Legislators used the occasion to complain about the administration's stewardship of the unemployment insurance program, which has been hobbled by aging technology and a shortage of Department of Labor staff.
"For three weeks, legislators heard nothing but horror stories from people who could not get a human being to take their unemployment calls, questions, errors, whatever," Ashe said. "And instead of turning around and criticizing the administration, we tried to express how overwhelmed the Labor Department had been and that we were encouraging patience at a time when people were freaked out in a major way."
Ashe claimed that legislators had urged the administration to mail the $1,200 checks and increase its staffing but that the department had dragged its heels.
"It highlights why there needs to be a Joint Fiscal role in some of the decisions moving forward — especially in those that are not life or death, because the administrative branch does not have sole custody of knowledge about the best way to meet people's needs during this time," Ashe said. "And while you had the best information on unemployment, we had the best intuition about unemployment, and our intuition was not met by action."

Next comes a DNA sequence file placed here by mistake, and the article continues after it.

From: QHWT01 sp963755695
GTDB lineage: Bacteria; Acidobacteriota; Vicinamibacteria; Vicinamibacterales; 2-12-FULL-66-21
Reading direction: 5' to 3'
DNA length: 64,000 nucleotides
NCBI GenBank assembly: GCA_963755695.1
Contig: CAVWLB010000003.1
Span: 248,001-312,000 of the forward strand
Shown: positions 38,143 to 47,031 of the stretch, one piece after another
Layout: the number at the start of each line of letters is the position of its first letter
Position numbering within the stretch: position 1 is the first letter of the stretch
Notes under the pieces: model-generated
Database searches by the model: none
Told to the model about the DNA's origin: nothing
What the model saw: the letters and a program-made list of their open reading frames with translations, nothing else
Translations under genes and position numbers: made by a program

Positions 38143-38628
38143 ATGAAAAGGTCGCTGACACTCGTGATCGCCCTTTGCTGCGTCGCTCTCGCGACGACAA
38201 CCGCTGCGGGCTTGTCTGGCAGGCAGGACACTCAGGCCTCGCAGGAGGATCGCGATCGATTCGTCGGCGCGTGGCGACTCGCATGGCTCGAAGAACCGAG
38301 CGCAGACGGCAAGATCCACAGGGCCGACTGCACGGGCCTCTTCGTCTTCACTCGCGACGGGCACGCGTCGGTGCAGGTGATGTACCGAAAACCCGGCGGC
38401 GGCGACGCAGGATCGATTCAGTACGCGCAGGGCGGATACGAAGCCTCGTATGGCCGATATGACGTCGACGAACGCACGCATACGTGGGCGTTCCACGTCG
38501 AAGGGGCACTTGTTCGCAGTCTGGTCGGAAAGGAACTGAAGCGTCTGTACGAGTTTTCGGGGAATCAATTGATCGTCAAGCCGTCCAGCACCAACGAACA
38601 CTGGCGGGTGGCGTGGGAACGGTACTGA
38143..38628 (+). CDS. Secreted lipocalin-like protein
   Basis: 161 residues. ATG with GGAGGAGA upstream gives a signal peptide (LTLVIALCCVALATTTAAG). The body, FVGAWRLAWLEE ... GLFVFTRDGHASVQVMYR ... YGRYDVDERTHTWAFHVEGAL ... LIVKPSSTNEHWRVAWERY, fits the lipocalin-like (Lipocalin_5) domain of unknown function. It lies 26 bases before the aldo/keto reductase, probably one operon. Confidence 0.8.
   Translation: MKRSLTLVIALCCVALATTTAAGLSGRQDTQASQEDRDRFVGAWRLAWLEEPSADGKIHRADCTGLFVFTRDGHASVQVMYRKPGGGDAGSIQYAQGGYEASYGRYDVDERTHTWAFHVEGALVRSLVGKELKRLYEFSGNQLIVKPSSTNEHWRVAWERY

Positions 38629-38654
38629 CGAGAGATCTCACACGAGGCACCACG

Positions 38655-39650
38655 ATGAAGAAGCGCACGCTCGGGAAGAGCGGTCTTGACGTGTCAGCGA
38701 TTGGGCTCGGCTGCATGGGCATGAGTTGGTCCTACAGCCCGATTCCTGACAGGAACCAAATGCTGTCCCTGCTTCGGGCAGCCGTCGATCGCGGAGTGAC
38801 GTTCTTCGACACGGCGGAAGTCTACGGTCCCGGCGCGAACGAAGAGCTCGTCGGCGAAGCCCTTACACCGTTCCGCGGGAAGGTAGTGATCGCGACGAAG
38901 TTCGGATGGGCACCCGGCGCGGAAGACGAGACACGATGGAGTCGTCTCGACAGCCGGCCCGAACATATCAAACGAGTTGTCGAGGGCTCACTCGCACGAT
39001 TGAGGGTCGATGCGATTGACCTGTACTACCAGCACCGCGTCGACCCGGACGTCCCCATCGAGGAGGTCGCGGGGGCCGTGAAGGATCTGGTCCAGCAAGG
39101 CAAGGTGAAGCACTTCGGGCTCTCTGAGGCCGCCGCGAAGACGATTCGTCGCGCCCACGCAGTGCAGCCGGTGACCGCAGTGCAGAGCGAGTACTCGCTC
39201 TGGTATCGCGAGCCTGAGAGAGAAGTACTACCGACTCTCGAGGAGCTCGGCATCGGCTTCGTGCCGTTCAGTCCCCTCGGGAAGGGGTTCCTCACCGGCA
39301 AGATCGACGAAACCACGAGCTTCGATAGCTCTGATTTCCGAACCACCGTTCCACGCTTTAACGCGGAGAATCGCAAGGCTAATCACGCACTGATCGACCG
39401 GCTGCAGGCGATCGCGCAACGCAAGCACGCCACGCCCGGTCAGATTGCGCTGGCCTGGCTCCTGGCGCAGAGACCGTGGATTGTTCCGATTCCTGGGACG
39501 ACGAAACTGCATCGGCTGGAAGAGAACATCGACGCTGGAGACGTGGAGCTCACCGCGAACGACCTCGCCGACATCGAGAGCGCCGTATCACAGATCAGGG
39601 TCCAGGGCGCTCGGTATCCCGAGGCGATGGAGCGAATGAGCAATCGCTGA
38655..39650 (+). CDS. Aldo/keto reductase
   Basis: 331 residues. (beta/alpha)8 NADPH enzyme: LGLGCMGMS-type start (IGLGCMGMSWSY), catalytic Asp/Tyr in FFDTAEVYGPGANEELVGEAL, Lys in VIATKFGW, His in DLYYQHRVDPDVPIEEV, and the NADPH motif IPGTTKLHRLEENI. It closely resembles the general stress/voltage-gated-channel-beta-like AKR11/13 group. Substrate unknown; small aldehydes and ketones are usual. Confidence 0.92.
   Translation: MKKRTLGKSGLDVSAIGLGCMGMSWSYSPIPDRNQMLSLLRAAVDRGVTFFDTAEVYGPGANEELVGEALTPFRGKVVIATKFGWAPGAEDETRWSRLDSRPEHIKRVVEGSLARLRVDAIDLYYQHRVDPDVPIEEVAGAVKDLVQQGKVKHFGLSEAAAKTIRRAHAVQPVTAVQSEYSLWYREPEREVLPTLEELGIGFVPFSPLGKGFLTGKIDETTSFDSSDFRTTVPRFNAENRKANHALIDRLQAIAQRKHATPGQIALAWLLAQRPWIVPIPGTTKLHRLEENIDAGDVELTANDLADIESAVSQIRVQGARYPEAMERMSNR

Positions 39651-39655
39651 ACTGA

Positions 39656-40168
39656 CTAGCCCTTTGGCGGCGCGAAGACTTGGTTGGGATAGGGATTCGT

The committee ultimately voted unanimously in favor of its own proposal, but it held out the possibility of increasing the amount of money the administration could spend without approval at a later date. Greshin, in turn, pledged to provide a full accounting of the money already spent by the beginning of next week.
During a press conference later Monday morning, Scott himself echoed Greshin's call for "some flexibility" to spend money as the administration saw fit, but he downplayed the differences between the two branches. He said that governors of other states had cut out their legislatures entirely and alluded to a court battle in New Hampshire over the appropriations process, but he said he had "relinquished" his own authority in the interest of collaboration.
"We want to work together, and we're in this crisis together, and we'll work our way out of it together, and that means having some dialogue about how we spend the money," Scott said. "I welcome their involvement."
Disclosure: Tim Ashe is the domestic partner of Seven Days publisher and coeditor Paula Routly. Find our conflict-of-interest policy here: sevendaysvt.com/disclosure.